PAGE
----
Jay Thal has been serving the Forest Hills community for 20 years as the precinct captain of Precinct 138, overseeing voting at the Capital Memorial Church on Chesapeake Street, and as he states, “Always supported by a great staff.”
This is the third of three opinion pieces Thal has written for us on voting in DC and in our country. The first was upon registering voters – upon their birth. The second is on what makes U.S. voter truly exceptional. (Thal’s views are his own and do not represent those of the DC Board of Elections.)
by Jay Thal
When our country was established by the Constitution in 1787, the 13 states retained the discretion to establish their own standards for voting under the 10th Amendment (and still do). Before the Constitution was ratified (1776-1787) Georgia was an outlier. It required citizens to vote but limited voting to white males who held property – not women, not employed men or skilled laborers, not slaves, nor native Americans. Other states had different inclusions and exclusions to voting.
Since 1787, it has been a long and arduous journey to secure the right of citizenship and the right to vote for those other than white males.
- White women, although they counted as citizens from the get-go, couldn’t vote (under the Constitution) for 137 years.
- Immigrants, sought for their labor, were excluded from citizenship by laws defining the limits on ethnic entry and naturalization policy, and therefore, could not vote.
- Mexicans-Americans were granted citizenship in 1848 after President Polk went to war with Mexico in 1846 and annexed half a million square miles of Mexican territory. Those who resided within what is now California, Arizona, New Mexico, Colorado, Utah, Wyoming and Nevada were suddenly citizens, but were denied voting rights. Remnants of antipathy toward their voting participation remain to this day.
The 14th Amendment, ratified in 1868, didn’t directly, move the march of voting rights forward. Its first section established transformative concepts: the birth and naturalization of citizens, due process of law, and equal protection of the laws, which have had impact through laws and judicial review. But it did not convey voting rights on newly freed (male) slaves.
15th Amendment – A big step forward
In 1870, after a bloody Civil War, the 15th amendment to the Constitution sought to provide the vote to all male citizens 21 years of age or older and “…born or naturalized in the United States…” It further states that the:
“right of citizens of the United States to vote shall not be denied or abridged by the United States or by any state on account of race, color, or previous condition of servitude.”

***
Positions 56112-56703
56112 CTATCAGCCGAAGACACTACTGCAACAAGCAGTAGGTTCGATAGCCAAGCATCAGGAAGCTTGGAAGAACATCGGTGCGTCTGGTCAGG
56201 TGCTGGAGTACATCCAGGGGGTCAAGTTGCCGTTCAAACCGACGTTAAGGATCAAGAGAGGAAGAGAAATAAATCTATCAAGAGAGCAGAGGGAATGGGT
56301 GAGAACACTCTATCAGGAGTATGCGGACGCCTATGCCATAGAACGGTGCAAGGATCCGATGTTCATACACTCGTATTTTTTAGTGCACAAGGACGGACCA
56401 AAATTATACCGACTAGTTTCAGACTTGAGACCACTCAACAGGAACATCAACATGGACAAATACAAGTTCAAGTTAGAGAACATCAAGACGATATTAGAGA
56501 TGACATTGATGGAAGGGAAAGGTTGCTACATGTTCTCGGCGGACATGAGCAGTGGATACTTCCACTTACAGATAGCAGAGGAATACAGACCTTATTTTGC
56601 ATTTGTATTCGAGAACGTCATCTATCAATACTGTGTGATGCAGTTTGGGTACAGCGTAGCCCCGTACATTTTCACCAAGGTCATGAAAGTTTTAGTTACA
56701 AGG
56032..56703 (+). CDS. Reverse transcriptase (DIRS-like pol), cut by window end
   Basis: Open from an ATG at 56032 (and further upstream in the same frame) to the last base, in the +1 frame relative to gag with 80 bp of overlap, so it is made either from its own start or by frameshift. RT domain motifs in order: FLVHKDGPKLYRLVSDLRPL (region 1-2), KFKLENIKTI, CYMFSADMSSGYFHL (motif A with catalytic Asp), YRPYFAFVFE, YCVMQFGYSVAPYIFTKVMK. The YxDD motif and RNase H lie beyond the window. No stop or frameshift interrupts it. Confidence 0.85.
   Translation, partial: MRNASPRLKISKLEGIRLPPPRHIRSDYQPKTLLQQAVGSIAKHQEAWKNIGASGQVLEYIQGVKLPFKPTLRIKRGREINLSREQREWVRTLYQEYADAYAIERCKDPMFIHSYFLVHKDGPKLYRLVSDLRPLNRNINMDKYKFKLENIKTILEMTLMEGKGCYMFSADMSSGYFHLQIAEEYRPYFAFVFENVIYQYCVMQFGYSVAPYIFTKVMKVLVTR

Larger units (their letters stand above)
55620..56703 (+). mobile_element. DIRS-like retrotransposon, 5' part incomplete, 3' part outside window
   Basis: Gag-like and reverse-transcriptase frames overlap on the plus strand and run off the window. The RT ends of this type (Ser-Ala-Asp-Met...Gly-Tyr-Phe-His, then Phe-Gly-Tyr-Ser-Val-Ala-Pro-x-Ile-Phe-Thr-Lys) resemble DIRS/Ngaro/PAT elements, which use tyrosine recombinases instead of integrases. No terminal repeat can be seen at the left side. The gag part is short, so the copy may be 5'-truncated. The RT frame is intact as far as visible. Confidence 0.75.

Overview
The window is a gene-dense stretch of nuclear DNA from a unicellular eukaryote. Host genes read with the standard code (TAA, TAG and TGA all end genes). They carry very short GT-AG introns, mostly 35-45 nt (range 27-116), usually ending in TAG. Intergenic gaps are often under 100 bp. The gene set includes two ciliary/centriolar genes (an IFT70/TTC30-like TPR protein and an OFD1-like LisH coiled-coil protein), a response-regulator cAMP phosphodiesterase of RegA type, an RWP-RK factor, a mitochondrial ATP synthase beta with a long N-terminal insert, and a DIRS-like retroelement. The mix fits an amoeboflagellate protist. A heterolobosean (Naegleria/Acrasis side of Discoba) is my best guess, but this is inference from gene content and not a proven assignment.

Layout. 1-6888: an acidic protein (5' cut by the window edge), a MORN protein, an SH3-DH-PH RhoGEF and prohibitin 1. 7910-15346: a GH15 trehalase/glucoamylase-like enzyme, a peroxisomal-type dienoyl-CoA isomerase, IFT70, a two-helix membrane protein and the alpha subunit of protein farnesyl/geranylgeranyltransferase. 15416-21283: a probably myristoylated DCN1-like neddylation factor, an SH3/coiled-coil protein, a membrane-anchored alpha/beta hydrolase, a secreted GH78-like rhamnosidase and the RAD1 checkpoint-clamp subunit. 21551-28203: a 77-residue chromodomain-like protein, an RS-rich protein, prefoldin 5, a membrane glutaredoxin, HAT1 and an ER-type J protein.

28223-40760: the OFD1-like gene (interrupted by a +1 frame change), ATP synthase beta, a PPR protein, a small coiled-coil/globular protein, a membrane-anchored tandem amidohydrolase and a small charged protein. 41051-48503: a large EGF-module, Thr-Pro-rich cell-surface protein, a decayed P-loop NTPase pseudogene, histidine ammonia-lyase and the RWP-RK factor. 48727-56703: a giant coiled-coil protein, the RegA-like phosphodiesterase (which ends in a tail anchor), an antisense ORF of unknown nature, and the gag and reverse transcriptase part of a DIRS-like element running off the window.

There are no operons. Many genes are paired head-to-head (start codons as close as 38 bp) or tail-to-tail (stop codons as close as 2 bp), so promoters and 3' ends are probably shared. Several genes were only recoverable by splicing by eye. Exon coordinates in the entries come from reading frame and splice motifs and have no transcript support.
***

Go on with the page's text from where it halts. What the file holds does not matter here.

That amendment ended with:
“Section 2. The Congress shall have power to enforce, by appropriate legislation, the provisions of this article.”
But Congress took no action to establish uniform election procedures for various states even in elections concerning federal and constitutionally established offices. States could narrow participation as they saw fit, and still do so today. The states used poll taxes, literacy tests and other means. Today, long voting lines and demands for identification discourage voting, as well.
As for voting rights for women, the territory of Wyoming led the country in allowing women to vote (1869). Mostly western states advanced voting rights for women, while mostly southern states waited until the Constitution was amended. Not until 1920 did the 19th Amendment grant all women the right to vote.
More progress in the 1960s
It took another 44 years (1964) for the 24th Amendment to abolish the poll tax or other taxes ONLY in elections for Federal office.
Section 2 reads: “The Congress shall have power to enforce this article by appropriate legislation.” And although this section provided Congress with enough backbone to enforce the rights of black voters, it took the 1965 The Voting Rights Act to do so.
The Voting Rights Act aimed to overcome legal barriers at the state and local levels that prevented African Americans from exercising their right to vote under the 15th Amendment. But, that act was narrowly drafted and primarily addressed only those impediments that were enacted by the insurrectionist states of the Confederacy one hundred years before.